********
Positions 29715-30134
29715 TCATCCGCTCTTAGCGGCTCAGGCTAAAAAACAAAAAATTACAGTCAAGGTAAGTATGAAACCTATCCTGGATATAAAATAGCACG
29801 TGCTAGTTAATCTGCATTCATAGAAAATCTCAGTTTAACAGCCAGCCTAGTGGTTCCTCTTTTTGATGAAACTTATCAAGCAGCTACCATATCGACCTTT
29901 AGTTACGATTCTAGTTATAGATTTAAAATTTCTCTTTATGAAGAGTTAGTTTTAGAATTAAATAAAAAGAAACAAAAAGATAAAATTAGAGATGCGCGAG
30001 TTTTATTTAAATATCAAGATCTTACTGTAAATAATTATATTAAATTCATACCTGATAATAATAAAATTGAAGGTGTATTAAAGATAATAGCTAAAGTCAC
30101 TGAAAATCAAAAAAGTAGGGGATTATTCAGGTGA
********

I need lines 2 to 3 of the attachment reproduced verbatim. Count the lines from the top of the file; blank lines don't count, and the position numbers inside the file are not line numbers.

29715 TCATCCGCTCTTAGCGGCTCAGGCTAAAAAACAAAAAATTACAGTCAAGGTAAGTATGAAACCTATCCTGGATATAAAATAGCACG
29801 TGCTAGTTAATCTGCATTCATAGAAAATCTCAGTTTAACAGCCAGCCTAGTGGTTCCTCTTTTTGATGAAACTTATCAAGCAGCTACCATATCGACCTTT